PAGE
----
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Women’s Center symposium focuses on intersectionality in sexual education, healthcare

The Women’s Center held its ninth annual Gender and Culture symposium titled “Sex and Accessibility” on Friday, at which student and guest speakers explored issues surrounding sexual education, comprehensive healthcare and more.

The event, held in Dowling Hall, began with a panel titled “Queering Sex Ed, Explaining Abstinence, and Intersectional Healthcare.” The panel highlighted the differences in accessing and exploring sexuality and information about sex through inequalities across geography, class, race, cultures, abilities and identities. 

The panel was followed by a talk titled “Making Way for Disabled Sex Educators,” presented by Disability and Sexuality Access Network cofounders Amber Dipietra and Cassandra Perry. Later, activist Andrew Gurza, who has spoken internationally on the topics of sex and disability, delivered the keynote address. The event concluded with sophomore Akbota Saudabayeva’s presentation titled “The Body in Poetry.”

The panel began with first-year Lee Romaker discussing the history of sexual education in the United States. According to Romaker, before sex education was taught in the public school system, sex-related information was reserved for the family and religious spheres, which often included scare tactics to inspire fear and framed premarital sex as immoral.

However, Romaker cited the Teach Safe Relationships Act of 2015 to counter these notions.

“In 2015, the Teach Safe Relationships Act was introduced into the U.S. Congress, which would require sex education that focused on sexual coercion and sexual communication,” Romaker said.

The Teach Safe Relationships Act died in committee, however, but was implemented at the state level to varying degrees, according to Romaker.

Romaker emphasized that discrepancies across states persist. Due in part to the minimal number of states that require medically accurate sexual education and in part to the often heteronormative focus of the sexual education, teenagers often turn to the internet for more inclusive and comprehensive sexual education.

Romaker predicted that the internet — with the benefits of accessibility but the downsides of misinformation and unrealistic presentation — will most likely be a source of information for sexual education until queer and medically accurate sexual education is implemented in public schools.

Sarah Lewinger, a knowledge management specialist at Pathfinder International, an international sexual reproductive health nonprofit, discussed her previous research on the effects of abstinence-only sexual education on students’ self-esteem , bodily integrity and sexual health decisions.

Lewinger asserted that research in the United States shows the ineffectiveness of abstinence-only education; however, comprehensive sexual education, which is medically accurate and objective, promotes safer sexual behavior among young people.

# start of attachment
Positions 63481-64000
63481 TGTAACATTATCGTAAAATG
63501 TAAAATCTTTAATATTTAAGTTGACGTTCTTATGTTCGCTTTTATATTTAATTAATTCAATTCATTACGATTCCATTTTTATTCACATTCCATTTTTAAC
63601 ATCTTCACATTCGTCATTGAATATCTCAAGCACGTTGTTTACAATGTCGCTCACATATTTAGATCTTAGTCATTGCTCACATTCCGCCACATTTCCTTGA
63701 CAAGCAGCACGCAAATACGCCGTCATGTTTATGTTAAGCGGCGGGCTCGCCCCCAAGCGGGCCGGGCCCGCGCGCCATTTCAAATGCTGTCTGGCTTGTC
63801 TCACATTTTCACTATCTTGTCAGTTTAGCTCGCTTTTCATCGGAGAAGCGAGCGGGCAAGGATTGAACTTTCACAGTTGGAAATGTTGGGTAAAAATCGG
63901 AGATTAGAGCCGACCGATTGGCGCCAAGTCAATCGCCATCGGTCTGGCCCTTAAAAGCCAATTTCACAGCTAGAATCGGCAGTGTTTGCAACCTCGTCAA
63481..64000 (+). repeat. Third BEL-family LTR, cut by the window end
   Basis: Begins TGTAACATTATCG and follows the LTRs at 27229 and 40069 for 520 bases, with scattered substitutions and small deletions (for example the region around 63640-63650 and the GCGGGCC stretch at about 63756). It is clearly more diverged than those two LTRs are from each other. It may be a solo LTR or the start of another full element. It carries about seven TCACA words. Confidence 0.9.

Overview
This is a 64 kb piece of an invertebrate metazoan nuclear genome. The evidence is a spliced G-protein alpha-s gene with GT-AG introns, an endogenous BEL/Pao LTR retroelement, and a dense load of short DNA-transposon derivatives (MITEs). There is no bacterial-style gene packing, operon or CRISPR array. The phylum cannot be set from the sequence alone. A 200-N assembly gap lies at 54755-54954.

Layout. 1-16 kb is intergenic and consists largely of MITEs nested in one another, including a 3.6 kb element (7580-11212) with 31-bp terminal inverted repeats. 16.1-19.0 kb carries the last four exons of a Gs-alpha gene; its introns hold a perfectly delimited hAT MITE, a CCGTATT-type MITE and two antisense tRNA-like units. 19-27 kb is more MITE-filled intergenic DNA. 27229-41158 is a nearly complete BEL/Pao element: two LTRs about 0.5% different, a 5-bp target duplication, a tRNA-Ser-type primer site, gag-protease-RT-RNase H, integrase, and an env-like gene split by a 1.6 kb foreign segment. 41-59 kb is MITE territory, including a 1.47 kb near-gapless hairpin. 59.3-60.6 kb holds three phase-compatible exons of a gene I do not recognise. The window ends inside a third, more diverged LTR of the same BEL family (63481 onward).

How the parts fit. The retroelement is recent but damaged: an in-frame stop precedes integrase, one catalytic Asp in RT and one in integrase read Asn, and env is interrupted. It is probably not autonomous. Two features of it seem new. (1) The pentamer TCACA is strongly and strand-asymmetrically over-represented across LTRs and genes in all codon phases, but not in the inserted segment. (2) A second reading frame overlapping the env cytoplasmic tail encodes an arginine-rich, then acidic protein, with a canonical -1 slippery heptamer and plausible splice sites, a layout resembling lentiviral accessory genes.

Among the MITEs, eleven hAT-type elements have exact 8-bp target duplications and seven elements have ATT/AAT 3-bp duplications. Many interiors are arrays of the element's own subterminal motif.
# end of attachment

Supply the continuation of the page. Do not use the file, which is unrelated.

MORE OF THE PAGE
Lewinger explained, however, that the lack of substantial research on such education in sub-Saharan African countries led her to further focus her work. In Uganda, abstinence-only education dominates, in part due to high sexual risk factors stemming from one of the highest rates of HIV in East Africa, according to Lewinger.

Lewinger explained that Ugandan girls and women are “untapped” sources of knowledge. In her research, she conducted 33 interviews with them to better understand their experiences, what they had been and wished to be taught, and what they believe others should be taught.

“I chose to discuss the experience of sexual education with young Ugandan women, recognizing that their experiences are rarely heard and considered in the formulation of policies that intimately affect their lives,” Lewinger said.

Lewinger concluded from the interviewees’ responses that implementing a culturally relevant and comprehensive sexual education in the region would increase female empowerment, lead to safer sexual health decisions and could combat gender-based oppression.

Hannah Robins, a doctoral student studying clinical psychology at Suffolk University, joined the panel to discuss how issues in healthcare interact with identity.

To ensure productive and appropriate healthcare, Robins explained that there are many factors that affect positive patient-provider relationships for gender and sexually diverse populations in health care.

Robins cited specific examples of heteronormativity in healthcare, but also emphasized that it can be conveyed in numerous ways. 

“It can mean and look like many things, but among them are things like a lack of diversity in pamphlets, flyers, educational materials and posters in office settings,” Robins said. “It’s also conveyed in the language used by staff and clinicians, including but not limited to instances such as assuming the gender of a patient’s partner or only using the term ‘mother and father’ when talking about family planning.”

At the root of these practices of discrimination, neglect and stigmatization, Robins said that clinicians across healthcare fields are vastly undertrained for “competent and sensitive care for gender and sexual minorities.”

Robins referenced one study that concluded overwhelming numbers of obstetrician-gynecologists reported a lack of education on lesbian health and no training on the care of transgender patients.

It is important to consider intersectionality in health care as discrimination in healthcare disproportionately affects racial, gender and sexual minorities, according to Robins.

Robins added that to ensure inclusive care, key factors must be upheld.

“[These factors] include clinician knowledge about the specific health care ne of gender and sexual minorities, medical confidentiality and the use of inclusive language and research question[s] asking such as ‘how would you like me to refer to you,’” Robins said.